The written word will never go away, but video blogging–or vlogging–is changing the landscape of how people and businesses convey information.
Video blogging can take many different forms. It can be a channel on YouTube or a video embedded in a blog post. But broadly speaking, video blogs are simply using videos to connect with an audience. And it’s becoming more popular each day.
Look no further than social media to demonstrate this shift in mediums.
What’s the newest social media platform trying to break into the market? Twitter-owned Periscope, which allows users to livestream videos, and then keep the video posted for 24 hours. While it remains to be seen whether Periscope is here to stay, it does indicate a shift in focus for social media. (Periscope now boast more than 10 million users… and Facebook is now reportedly exploring livestreaming.)
Instagram and Snapchat are now two of the most popular social media platforms among teenagers (source). While I was teaching high school English, I was surprised to find out that most of my students no longer used Facebook, even if they had an account–it’s for “old people” they would say. The most popular social media apps among my students were overwhelmingly SnapChat and Instagram. And both SnapChat and Instagram are visual platforms.
Still not convinced? YouTube boasts more than 1-billions users. Oh, and only a mere 300 hours of video is loaded to YouTube every minute! (Check out other YouTube statistics here.)
The takeaway: People are increasingly utilizing visual platforms.
Here are five reasons for your small business to jump on the vlogging-train:
1. Vlogging is easier than ever!
If you own a smartphone, you can create a vlog and upload it to YouTube. And with ever improving mobile devices, it will only become easier to create quality videos. (The next iteration of the Iphone supposedly shoots 4k video!)
Moreover, it’s easier than ever to access videos–especially on YouTube–across any device. Over 50% of views on YouTube come from mobile devices.
Another advantage is platforms like YouTube are FREE. And you can create standalone channels. No website necessary.
2. Vlogging is flexible.
It can become almost whatever you need it to be.
For many creative entrepreneurs, products are physically created. Is there a better way than vlogging to show-off a finished product, a behind-the-scenes look at the creative process, or a glimpse into the studio space?
But it doesn’t end there. Add tutorials for your products to enhance client experience. Or use vlogging to compare and review products. OR, use it show off customer testimonials. The possibilities are endless!
And bonus: Vlogging can be less curated and more casual than blogging. If you’re writing, it’s important to write properly. Otherwise, you come off as unprofessional or unreputable. People are much more forgiving in conversation-esque settings. I’d argue the less contrived the vlog, the more authentic it appears.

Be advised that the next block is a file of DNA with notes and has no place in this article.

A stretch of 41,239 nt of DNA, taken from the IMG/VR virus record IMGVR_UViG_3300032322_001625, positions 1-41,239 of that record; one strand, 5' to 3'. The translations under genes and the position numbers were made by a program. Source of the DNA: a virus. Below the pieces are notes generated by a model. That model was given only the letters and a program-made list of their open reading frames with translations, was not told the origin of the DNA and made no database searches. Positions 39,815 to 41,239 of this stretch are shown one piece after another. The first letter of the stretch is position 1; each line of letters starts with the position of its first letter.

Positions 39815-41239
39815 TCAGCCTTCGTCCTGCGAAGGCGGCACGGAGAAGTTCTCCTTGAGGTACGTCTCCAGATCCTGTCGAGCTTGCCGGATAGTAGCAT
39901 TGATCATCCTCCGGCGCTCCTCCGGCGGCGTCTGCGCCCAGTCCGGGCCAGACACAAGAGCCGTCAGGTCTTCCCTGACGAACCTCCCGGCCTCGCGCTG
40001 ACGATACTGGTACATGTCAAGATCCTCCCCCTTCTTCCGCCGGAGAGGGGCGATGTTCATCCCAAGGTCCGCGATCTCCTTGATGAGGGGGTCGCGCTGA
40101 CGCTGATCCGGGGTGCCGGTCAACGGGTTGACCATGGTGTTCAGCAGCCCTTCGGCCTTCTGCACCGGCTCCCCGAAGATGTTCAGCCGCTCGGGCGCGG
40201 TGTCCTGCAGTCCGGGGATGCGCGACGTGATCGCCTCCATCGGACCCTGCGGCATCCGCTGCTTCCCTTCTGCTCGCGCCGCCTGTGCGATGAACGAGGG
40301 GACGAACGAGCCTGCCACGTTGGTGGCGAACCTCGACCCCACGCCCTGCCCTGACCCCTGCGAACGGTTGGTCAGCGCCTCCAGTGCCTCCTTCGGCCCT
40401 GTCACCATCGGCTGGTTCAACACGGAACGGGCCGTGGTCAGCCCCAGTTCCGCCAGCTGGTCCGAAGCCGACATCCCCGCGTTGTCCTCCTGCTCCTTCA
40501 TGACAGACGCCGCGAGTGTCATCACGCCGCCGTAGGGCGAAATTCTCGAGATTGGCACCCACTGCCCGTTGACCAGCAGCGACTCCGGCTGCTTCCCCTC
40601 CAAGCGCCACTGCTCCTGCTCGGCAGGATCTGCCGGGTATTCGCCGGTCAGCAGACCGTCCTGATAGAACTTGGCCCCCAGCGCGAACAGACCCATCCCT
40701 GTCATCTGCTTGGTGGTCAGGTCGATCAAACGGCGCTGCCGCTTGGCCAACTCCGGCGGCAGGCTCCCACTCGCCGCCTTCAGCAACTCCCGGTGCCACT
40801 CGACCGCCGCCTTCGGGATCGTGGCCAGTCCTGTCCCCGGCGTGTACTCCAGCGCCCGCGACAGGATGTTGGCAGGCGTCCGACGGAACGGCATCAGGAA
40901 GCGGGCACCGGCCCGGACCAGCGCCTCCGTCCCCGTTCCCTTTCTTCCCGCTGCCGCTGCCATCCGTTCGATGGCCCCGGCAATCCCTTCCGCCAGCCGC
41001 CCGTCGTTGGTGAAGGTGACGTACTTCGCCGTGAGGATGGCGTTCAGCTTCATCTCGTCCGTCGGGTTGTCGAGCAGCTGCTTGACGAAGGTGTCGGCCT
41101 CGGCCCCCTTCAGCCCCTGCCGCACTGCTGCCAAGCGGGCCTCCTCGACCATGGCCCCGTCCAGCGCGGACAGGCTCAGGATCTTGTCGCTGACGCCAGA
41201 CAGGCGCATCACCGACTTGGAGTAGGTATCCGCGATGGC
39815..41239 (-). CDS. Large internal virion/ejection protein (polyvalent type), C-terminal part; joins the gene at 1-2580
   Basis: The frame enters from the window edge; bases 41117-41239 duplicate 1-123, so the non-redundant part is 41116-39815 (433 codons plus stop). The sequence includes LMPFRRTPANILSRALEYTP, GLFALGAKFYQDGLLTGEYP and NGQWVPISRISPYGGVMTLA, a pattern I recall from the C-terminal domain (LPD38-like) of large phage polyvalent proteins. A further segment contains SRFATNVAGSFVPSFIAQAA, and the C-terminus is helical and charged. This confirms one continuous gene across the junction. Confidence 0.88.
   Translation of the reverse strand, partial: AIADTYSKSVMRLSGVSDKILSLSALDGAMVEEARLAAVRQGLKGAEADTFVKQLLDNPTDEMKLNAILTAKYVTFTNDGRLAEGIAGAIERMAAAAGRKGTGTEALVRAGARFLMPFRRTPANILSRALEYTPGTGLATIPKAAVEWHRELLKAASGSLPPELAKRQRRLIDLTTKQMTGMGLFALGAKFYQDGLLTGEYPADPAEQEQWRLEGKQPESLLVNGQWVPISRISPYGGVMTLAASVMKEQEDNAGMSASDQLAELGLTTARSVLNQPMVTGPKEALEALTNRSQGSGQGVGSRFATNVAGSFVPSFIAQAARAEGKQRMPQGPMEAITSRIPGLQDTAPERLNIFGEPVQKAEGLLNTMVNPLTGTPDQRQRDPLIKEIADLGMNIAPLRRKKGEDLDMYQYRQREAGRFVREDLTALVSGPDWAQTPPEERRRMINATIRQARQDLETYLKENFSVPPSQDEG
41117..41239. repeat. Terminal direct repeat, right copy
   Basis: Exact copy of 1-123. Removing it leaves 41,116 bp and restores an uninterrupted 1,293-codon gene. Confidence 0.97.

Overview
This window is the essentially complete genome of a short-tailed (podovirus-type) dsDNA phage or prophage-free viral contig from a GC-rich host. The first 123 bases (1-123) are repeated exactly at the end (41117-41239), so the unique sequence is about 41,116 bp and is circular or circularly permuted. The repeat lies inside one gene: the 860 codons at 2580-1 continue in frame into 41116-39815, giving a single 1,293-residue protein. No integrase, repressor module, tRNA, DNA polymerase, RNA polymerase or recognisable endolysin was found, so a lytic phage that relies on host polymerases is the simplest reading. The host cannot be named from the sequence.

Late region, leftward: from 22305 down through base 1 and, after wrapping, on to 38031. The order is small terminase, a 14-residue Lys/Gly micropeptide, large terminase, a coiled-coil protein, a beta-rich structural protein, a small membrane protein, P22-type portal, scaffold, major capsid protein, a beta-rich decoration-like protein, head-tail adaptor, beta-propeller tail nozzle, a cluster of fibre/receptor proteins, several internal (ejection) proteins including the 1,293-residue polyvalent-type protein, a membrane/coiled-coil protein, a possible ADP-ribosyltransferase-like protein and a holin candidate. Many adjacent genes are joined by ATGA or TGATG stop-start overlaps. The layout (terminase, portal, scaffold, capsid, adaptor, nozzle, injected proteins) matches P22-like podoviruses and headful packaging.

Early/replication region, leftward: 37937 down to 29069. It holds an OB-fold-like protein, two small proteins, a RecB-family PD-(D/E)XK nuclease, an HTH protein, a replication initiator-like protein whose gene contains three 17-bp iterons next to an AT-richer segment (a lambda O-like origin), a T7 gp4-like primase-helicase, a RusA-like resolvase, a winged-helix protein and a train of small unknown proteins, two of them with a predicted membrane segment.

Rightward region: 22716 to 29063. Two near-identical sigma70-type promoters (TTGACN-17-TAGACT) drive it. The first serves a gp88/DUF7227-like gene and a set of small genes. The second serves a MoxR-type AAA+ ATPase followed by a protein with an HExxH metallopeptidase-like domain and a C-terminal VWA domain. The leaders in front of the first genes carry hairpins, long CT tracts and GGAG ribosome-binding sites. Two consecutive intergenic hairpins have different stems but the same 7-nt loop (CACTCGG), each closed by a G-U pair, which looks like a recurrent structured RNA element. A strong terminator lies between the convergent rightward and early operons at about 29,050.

3. Vlogging can help form brand personality.
Platforms like YouTube can help form and showcase brand personality. Dollar Shave Club started out as a one man show and is now a multi-million-dollar business largely because of a YouTube promotional video he and a friend created (source).
A YouTube video led to visibility… which led to 75 million in funding. Okay, so we all shouldn’t expect 75 million in funding. But, the example does demonstrate the power of a platform like YouTube.
There are endless possibilities in how one can use a video to showcase who they are and what they’re about.
4. Vlogging helps build a loyal audience.
This is a simple, but important point: People are relational. And I believe the more relational your business, the more potential it has for people to connect with it. Vlogging allows your audience to see the people behind the business.
5. Vlogging provides potential for more visibility!
YouTube videos can be found organically in Google searches. For instance, google “calligraphy pen reviews” or “how to…” anything. I can almost guarantee that a YouTube video appears.
YouTube channels will also recommend similar or related channels to its viewers. This means that people are more likely to stumble across your work when looking at related channels. And those are people you know are interested in what you are creating.
In general, platforms like YouTube make it incredibly easy to embed or share content to other platforms, too. Share a video to Facebook, or embed it in a blog post you’re writing.
And the Dollar Shave Club example above should remind us of the potential for videos to go viral.
I suggest in the title that vlogging is something of the future. But, the reality is vlogging has already become immensely popular in the last decade. And many businesses have already found effective ways to use vlogging. The mediums we use to find information will continue to trend towards more visual-oriented platforms.
What do you think? Is vlogging going to become the new “blog”? Or is it a passing trend? And if you vlog, we’d love to hear about your experience.